For even the most talented fighter– in any walk of life, if problems are as big as a ship, they'll miss out on glory as wide as the ocean.
In watching WBC lightweight champion Mikey Garcia (37-0, 30KOs) systemically dispatch former 4-division champ Adrien Broner (33-3-1NC, 24KOs) via 12 round UD, it just occurred that Broner's huge river simply ran dry.
In a frenzied Barclays Center filled with a little over 10,000 fans, Garcia emptied the reservoir of Broner while showing a vast array of skills and textbook ring generalship.
After probably losing the first round to measure Broner, Garcia kept adjusting levels of pressure and combinations against the best “Problem” I'd seen in years. Coming in at a disciplined 138 and rehydrating to somewhere around 150, AB's conditioning was elite in a way it was not against Adrian Granados months ago.
He was a better fighter than the one you saw get bullied by Marcos Maidana and more lively than the lazy edition who was out-worked by Shawn Porter. This Broner was actually sharp, as it felt like we were watching two A fighters in there, until Garcia simply put distance between them with a solid display of fundamentals and rhythm.
When Mikey wasn't cutting the ring off beautifully to set up some of the game's best shot-making ability, he was outboxing an advancing Broner behind a high guard. Just picking him apart behind great balance and footwork.
I thought Broner showed all of his Mayweather-esque ability in defeat, the same way that Zab Judah reminded us of an aggressive Whitaker once upon a time. When faced with elite competition, Broner has proved to be slightly beneath it, not quite capable of rising to the realm of ‘special'.
I thought Mikey would batter and stop Broner, but he's not quite the hitter at 140 as opposed to 135. Talk of Terence Crawford needs to fallback; however, this performance against Broner needs to produce Vasyl Lomachenko V Mikey Garcia at lightweight. That's a sensational old-school fight for boxing that should find a way into 2017.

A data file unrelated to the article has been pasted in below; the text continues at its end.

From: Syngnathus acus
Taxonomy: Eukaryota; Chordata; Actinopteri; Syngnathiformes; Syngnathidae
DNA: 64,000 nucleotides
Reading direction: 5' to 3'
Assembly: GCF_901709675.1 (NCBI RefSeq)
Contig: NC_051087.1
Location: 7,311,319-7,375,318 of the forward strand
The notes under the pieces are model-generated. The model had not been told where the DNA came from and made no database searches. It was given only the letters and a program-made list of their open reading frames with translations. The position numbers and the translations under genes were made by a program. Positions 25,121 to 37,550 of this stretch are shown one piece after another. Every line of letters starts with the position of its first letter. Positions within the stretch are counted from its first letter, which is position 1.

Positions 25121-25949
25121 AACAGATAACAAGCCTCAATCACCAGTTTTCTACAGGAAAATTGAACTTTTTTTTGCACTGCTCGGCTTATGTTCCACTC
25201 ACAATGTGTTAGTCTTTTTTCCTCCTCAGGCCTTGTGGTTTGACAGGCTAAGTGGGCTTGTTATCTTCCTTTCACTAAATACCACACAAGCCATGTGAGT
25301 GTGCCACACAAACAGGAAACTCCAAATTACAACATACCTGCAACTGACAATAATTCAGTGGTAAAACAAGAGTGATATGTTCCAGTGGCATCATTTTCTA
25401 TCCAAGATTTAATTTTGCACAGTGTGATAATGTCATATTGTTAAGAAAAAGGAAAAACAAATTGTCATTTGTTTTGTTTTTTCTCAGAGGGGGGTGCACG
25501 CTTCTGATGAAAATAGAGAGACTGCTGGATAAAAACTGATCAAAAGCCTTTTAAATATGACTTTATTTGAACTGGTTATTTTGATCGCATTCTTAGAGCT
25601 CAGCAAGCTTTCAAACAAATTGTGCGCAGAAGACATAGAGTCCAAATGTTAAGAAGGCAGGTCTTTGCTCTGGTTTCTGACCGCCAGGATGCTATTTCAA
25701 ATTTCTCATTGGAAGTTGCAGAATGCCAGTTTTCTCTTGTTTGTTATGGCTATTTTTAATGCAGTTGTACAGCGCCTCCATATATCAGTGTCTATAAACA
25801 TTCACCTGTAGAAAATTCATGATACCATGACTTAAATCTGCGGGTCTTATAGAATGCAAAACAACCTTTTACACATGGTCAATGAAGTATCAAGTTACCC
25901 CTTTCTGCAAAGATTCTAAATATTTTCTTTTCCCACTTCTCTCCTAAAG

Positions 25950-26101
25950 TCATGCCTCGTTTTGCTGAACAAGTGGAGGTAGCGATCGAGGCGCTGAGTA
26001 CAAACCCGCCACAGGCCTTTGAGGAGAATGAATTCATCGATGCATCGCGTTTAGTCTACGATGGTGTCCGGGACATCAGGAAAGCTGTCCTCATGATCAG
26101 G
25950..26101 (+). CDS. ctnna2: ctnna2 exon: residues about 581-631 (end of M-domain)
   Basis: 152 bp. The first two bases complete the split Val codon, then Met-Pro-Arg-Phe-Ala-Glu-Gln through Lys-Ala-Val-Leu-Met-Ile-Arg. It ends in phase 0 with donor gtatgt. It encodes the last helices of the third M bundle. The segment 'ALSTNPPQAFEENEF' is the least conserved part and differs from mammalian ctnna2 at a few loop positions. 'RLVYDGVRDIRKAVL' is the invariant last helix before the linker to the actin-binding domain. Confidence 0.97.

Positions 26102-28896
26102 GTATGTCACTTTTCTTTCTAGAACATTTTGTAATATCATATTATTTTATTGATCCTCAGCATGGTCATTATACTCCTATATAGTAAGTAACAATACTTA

After all the back and forth Bob Arum, things should be settled between Garcia and Top Rank's ace to replace him.
He didn't fight or act like a “Big Baby.” NY banger Jarrell Miller (19-0-1, 17KOs) used his behemoth 300lb Muay Thai frame to mug and abuse Gerald Washington (18-2, 12KOs) with elements of a vintage Mike Tyson. He's not as athletic as “Iron Mike,” but he's got presence and the aura of a Lennox Lewis, while imposing his tall fighting on foes to great affect.
I don't know what kind of plans Al Haymon has for WBC heavyweight champion Deontay Wilder, or if he's milking him, but I think Big Baby would beat him. BADLY.
JACOBS V CHARLO?
Outside of Canelo Alvarez V Gennady Golovkin, there isn't a better fight that can be made at middleweight than Daniel Jacobs V Jermall Charlo. After running roughshod over Jorge Sebastian Heiland in 4 rounds, Charlo has been installed as the WBC #1 contender vs GGG. That's intriguing, but I'm pretty sure Jacobs still feels he's the best middleweight in the world not named Golovkin. And while GGG V Charlo would be great (assuming Triple G survives Canelo– no gimme), Jacobs V Charlo is an even more dynamic matchup because of the styles.
Oh, Olympic gold medalist Katie Taylor is a badass and solid pro. Her polish and skill set is so rare, that she's ready to beat Delfine Persoon right now. She's already one of the best female boxers in the world and is about to get better. Whoa.
Is there anywhere better than Barclays to watch a LIVE boxing event? I don't think so. Vegas? Ehhhh… MGM Grand ain't what it was. T-Mobile still has aways to go and Mandalay Bay loses to the ones just mentioned. The Garden still rocks, but Barclays has developed its own ambiance in Brooklyn, and a signature appeal with fans from all over the world. It is clearly the “Venue of The Year” after a strong 2016.